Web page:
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Information Filter Bubble

The filter bubble is the idea that internet companies are constantly tailoring content for you based upon your past internet interactions. Companies track what you click, what you search for, what you like, where you are searching, and how long you stay on a page. Those ideas are used to create a profile of you. They then customize your internet experience to those preferences; ads and social media links are tied to your past.

The outcome of this is that the internet (actually your browser and social media accounts) is actively limiting your availability to see all that is on the internet; it filters out things that are not like what you have viewed in the past. This creates a bubble or an isolation, sometimes called an echo chamber; you will only see what you have seen before (or very similar). In the long term you will then only see things that you like. That even applies to news coverage, opinions, and search results. Facebook, Twitter, and Google all work on creating this filter. For the companies it is about money. The more posts/ads/tweets that you "like" or click on the more money the company makes. Your profile, search history, internet habits are being sold to advertisers without your knowledge.

This is bad, in the long term. It means that you are constantly being fed news feeds, opinions, and advertisements that are things you already like. It eliminates/filters out things that you might disagree with. In the end, you are rarely shown opposing ideas, or become aware that millions of others may disagree with you. The presidential election of 2016 is one big example of people being unaware of what others think and feel. Millions thought that Hillary Clinton would walk away with the election, but she lost. Many, especially political commentators, were shocked when Donald Trump won. They were shocked because everything they read was already in agreement with their opinion. The opinions of millions were left out of their search results and feeds. Liberal America and the mainstream media were blindsided by an incredibly large minority that voted for Trump.

Read up on Facebook and its relationship to Cambridge Analytics.

Bursting the Bubble

Eli Pariser later created a list of 10 things to do to burst the bubble.

1 - get rid of cookies - cookies are created by companies when you visit their websites (or even if you just see an ad) and are a small file that is stored on your computer. Within most browsers, it is a "history" or "privacy" setting.
2 - Erase your web history - your browser stores your history of searches and of website visits. By clearing your history you erase your tracks of where you have been. This then eliminates your past and makes it more difficult to construct your profile.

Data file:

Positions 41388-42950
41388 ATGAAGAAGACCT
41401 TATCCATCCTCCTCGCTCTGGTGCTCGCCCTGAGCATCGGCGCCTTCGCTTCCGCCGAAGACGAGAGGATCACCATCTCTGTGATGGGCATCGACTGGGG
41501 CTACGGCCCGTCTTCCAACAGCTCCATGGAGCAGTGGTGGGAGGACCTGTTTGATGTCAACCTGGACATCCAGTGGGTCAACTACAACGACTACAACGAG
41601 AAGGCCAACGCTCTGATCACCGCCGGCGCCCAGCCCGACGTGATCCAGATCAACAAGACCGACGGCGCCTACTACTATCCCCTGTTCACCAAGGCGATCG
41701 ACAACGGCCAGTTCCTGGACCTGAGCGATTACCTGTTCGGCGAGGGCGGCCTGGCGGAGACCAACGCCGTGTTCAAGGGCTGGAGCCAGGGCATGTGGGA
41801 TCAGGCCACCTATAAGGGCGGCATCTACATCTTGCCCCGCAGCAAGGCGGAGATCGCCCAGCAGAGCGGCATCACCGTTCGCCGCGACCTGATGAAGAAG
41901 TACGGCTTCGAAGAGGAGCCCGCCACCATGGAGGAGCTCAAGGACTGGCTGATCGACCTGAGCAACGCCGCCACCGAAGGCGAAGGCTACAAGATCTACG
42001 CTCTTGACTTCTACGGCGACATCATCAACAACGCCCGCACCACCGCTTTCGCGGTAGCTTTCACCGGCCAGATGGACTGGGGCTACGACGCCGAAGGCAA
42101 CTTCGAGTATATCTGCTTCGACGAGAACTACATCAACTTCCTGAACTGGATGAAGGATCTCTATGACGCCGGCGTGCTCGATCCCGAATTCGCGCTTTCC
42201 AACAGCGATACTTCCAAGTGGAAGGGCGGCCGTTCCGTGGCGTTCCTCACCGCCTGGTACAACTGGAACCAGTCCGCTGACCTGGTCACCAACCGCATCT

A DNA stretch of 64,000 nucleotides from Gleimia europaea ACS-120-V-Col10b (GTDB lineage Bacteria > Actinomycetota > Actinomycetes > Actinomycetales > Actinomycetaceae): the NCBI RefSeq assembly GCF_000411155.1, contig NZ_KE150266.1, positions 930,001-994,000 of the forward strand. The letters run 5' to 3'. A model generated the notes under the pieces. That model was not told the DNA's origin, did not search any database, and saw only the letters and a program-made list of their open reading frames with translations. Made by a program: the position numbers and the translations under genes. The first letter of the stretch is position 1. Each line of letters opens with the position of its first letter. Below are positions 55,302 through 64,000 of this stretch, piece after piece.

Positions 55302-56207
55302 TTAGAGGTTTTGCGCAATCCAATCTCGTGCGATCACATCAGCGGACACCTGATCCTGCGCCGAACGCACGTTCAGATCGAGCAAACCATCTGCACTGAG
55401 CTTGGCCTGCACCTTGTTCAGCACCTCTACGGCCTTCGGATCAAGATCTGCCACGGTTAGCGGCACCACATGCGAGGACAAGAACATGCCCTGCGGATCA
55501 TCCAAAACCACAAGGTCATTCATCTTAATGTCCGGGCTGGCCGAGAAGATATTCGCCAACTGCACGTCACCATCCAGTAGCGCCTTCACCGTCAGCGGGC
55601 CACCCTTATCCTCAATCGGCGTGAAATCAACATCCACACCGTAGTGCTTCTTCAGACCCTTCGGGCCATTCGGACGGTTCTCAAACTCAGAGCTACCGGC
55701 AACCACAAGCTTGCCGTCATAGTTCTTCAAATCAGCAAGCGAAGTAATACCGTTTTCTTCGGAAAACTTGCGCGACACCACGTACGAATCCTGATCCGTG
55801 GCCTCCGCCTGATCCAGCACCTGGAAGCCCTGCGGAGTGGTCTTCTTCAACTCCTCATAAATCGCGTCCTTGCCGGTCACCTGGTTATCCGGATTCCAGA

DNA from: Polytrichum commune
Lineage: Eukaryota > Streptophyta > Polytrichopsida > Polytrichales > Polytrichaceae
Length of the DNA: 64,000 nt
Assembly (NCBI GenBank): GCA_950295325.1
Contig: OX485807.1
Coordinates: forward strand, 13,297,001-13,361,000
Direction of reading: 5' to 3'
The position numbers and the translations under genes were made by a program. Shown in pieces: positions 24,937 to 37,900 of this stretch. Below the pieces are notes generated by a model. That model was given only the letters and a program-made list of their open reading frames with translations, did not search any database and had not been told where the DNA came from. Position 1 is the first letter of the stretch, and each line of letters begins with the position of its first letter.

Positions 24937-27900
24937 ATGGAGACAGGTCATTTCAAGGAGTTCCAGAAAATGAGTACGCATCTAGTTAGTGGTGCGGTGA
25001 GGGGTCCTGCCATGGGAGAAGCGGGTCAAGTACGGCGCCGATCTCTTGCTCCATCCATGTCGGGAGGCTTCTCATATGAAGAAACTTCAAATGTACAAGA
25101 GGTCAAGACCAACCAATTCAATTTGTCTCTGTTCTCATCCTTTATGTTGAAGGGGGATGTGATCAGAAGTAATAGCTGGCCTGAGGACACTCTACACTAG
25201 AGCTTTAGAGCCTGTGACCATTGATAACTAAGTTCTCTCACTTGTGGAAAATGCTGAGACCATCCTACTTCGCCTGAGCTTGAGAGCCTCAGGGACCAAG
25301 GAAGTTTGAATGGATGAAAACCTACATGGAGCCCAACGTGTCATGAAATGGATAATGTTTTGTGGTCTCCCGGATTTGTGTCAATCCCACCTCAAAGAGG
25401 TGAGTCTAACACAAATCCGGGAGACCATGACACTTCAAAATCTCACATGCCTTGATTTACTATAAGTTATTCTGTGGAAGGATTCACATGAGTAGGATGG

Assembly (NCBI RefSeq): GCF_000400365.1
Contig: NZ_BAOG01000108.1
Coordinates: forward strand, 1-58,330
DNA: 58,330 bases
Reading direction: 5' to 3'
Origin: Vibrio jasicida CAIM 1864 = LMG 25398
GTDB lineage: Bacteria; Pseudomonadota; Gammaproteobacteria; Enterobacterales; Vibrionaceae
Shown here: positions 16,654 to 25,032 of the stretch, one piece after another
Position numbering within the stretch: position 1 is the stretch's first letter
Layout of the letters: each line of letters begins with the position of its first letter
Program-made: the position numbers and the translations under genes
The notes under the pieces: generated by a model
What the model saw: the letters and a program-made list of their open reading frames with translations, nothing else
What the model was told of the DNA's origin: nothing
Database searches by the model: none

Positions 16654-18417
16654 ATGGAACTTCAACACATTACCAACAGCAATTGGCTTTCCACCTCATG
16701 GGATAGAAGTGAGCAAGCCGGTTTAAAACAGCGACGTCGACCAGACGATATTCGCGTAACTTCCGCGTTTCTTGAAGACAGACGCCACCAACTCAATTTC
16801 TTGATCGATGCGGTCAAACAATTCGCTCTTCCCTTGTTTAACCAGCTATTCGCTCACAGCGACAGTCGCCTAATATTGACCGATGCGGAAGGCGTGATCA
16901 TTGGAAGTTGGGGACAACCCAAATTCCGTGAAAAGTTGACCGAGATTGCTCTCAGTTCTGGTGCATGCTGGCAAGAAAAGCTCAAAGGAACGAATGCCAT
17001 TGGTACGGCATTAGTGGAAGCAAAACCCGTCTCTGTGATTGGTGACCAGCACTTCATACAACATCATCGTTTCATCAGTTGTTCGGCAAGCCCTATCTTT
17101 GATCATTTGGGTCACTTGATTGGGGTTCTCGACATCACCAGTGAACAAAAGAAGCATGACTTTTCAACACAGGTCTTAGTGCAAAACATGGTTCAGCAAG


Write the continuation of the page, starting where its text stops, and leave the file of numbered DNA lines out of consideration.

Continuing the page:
3 - Tell all your social media favorites to keep data private (or don't post it at all) - change you settings to as private as you feel comfortable. Don't post anything you don't want the entire world accessing.
4 - Remove your real birthday from social media - posting your true birthday makes it easy to match your various profiles together. This then lets companies merge profiles and have an even better picture of who you are.
5 - Turn off targeted ads - change your settings to not allow targeted ads. Now you shouldn't see the same ad from site to site.
6 - Go incognito - turn on "incognito" or "private browsing" in your browser. These settings turn off browsing history and block cookies. They may also sign you out of Google, Facebook, and others.
7 - Go anonymous - use a VPN or install a privacy browser. A privacy browser basically disables things similar to "incognito" mode. A VPN sends all internet traffic through another server in another location; it hides you from some of the internet's tracking services. Go dark by using TOR as a browser.
8 - Depersonalize your browser - within your browser settings, keep it from sending information out (as much as possible).
9 - Tell Google and others to make it easier to see and control your filters - write to the various companies and complain.
10 - Tell Congress you care - write a letter asking them to pressure companies to make filters easier to see and set.


One additional comment from the librarian - search using a search engine that doesn't save searches

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